Today the U.S. Supreme Court largely upheld Obama’s healthcare law — perhaps you’ve heard? We asked some smart people what they think it means for sustainability, democracy, and America. Here follows our first batch of responses (and a second batch is here).

Raj Patel, author of Stuffed and Starved and other books

Although Wall Street seems to be punishing the decision with a sell-off, the health-care sector has been buoyed by the Supreme Court. All stocks are up (except drug companies). Now that the insurance industry knows it’ll have a multi-billion-dollar market of mandatory customers, the industry won’t have to spend all that money to buy a different political decision, and it never has to worry about single-payer health care again. And that’s the tragedy of the debate around the health-care plan. In all the noise around this ruling, we can’t hear the voices demanding a cheaper, better system that dispenses with insurance corporations. The U.S. already spends more per capita than any other country for worse care. The ruling entrenches a bad system. The media circus drowns out discussion of a better one.

Terry Tempest Williams, author of When Women Were Birds and other books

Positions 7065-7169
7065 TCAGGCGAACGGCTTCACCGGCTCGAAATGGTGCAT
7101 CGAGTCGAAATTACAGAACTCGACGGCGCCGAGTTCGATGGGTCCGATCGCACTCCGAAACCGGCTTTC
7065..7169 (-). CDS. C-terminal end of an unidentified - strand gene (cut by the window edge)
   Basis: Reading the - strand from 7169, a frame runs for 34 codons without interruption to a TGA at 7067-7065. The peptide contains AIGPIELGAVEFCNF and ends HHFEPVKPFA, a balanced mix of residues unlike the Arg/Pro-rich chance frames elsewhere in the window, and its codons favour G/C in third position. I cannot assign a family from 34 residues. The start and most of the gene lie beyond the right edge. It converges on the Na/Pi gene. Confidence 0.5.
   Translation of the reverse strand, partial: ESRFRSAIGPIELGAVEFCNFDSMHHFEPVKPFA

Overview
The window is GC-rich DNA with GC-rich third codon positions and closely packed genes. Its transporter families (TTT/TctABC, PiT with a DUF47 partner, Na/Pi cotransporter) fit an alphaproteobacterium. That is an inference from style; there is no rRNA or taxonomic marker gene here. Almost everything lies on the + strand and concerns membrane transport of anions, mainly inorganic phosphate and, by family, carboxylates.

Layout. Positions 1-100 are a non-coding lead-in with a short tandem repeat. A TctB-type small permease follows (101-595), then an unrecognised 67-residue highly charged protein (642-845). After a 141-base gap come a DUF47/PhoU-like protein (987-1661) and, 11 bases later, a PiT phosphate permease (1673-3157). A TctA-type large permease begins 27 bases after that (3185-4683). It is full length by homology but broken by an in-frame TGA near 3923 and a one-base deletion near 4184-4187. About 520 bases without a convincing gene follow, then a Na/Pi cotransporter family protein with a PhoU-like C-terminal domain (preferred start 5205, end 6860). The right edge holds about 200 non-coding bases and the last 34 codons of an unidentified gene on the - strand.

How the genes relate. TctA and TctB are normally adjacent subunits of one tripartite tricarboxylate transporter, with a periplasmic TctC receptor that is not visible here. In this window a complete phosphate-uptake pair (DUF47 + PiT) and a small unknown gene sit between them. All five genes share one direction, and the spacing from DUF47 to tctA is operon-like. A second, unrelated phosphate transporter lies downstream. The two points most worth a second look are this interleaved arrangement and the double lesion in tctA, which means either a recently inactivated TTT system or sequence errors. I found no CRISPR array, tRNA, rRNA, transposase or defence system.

As an American citizen who has been engaged fully in medical issues throughout my family’s history of cancer and illness, many of whom are not insured, this is a bow to those of us who look for a government that exercises compassionate leadership.  People are suffering.  They cannot pay their bills, let alone medical bills, hence they go untreated or compromise their health in the name of economic necessity.  Finances come first, health comes second. Short-term gain that yields long-term consequences.

The Supreme Court today acknowledged that Obamacare is a step forward in fixing a broken system that too often favors insurance companies and pharmaceuticals, rather than “We, the people.” Good news. And a surprise, regarding Justice Roberts: a small hairline crack of hope in the activist conservative court.